Information Assurance technology is in growing demand as security takes center stage for information technology.
According to U.S. Bureau of Labor statistics, Information Security Analyst was among the fastest growing industries in the U.S. in 2012 and projected to grow another 30% by 2022 (bls.gov). Information Security Analysts work with information assurance technology. Assurance technology includes technologies like firewalls, intrusion prevention systems, security information & event management systems, web proxies, encryption systems, encryption software, authentication devices, vulnerability scanners, protocol analyzers, and many other devices specifically made to protect the confidentiality, integrity and availability of information. In defense these systems are known collectively as security products.
Information systems with security features built in are known as security-enabled devices. Examples would be operating systems, storage devices, internetworking devices such as switches and routers and any other device that can be locked down, secured and hardened with built in information assurance technology.
Assurance technology is evaluated to make sure the security features perform as the manufacturers intended. Typically, agencies, departments and organizations that maintain critical infrastructure make sure that the information assurance technologies that they choose are in the Common Criteria Evaluation database:
These are systems that have been vetted in a lab under very specific conditions. So under specified settings, and under specific conditions, an organization can operate these assured technologies with a high level of confidence.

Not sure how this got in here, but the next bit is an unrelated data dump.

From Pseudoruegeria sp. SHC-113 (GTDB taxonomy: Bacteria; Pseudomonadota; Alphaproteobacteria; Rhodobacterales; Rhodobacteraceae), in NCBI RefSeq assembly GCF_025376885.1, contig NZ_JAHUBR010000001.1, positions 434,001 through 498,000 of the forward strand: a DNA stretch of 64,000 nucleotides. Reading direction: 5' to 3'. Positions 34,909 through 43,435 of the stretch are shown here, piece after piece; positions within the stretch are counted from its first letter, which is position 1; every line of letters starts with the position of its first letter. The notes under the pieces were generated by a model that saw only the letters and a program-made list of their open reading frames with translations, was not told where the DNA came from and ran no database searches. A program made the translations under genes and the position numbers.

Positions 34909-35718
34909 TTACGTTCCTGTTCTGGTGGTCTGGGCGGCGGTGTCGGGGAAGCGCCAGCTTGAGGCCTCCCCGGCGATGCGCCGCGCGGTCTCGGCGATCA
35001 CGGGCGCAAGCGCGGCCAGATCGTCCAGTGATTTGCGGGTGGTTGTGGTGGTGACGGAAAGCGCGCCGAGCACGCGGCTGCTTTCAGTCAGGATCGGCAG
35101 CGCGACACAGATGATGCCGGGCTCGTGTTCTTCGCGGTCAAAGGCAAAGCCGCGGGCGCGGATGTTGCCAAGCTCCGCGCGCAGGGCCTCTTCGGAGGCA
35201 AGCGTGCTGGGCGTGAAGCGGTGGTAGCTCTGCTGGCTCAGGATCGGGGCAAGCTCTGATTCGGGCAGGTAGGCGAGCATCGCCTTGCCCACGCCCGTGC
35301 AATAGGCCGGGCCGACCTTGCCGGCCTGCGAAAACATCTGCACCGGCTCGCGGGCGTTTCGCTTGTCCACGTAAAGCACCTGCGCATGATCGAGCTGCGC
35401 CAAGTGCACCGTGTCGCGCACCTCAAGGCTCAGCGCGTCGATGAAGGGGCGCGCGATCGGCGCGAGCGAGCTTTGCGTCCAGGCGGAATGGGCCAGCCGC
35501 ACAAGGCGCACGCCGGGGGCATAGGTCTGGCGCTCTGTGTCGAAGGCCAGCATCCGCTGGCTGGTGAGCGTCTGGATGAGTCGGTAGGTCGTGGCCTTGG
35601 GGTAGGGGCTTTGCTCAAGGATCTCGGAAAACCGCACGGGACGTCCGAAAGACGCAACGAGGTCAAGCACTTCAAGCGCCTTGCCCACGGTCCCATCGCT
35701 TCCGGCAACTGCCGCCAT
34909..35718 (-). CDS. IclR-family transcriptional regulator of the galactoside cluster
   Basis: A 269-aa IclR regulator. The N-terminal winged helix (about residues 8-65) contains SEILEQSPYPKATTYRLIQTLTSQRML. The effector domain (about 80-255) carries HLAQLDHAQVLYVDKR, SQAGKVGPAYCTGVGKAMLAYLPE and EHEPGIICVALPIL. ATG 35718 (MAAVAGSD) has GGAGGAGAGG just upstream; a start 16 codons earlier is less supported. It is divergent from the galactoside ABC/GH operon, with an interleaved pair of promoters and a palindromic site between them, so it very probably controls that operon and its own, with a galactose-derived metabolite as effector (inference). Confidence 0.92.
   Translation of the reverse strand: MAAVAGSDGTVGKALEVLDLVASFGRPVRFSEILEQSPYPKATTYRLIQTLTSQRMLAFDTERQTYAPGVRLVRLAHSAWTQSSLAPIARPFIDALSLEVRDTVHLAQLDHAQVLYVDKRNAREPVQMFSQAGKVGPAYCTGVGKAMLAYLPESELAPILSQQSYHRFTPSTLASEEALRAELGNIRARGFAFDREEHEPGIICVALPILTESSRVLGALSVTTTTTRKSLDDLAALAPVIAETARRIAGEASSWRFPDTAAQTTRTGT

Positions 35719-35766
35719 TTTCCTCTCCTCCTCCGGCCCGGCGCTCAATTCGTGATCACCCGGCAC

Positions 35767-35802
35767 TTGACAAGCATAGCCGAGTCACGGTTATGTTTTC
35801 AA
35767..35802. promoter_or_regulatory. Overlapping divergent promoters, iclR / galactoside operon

Protection Profiles have a set of criteria to conduct security evaluation to determine the validity of vendors’ claims. The product is given a Evaluation Assurance Level (EAL) which is an assurance level between 1 and 7.
Choosing the right information assurance technology is covered in NIST 800-23, Guidelines to Federal Organizations on Security Assurance and Acquisition/Use of Tested/Evaluated Products. Assurance for U.S. defense technology used to be done with a policy called, Trusted Computer System Evaluation Criteria (TCSEC), DoDD 5200.28-STD (aka the Orange Book, AKA DITSCAP). It eventually got replaced with DoDD 8500.1 on October 24, 2002 and branched in DIACAP, which is NOW DIARMF! So you see DIARMF is all about not only assurance technology but how those technologies are used.
U.S. Bureau of Labor Statistics. Fastest growing occupations. U.S. Bureau of Labor Statistics, http://www.bls.gov/emp/ep_table_103.htm date: Accessed: February 03, 2014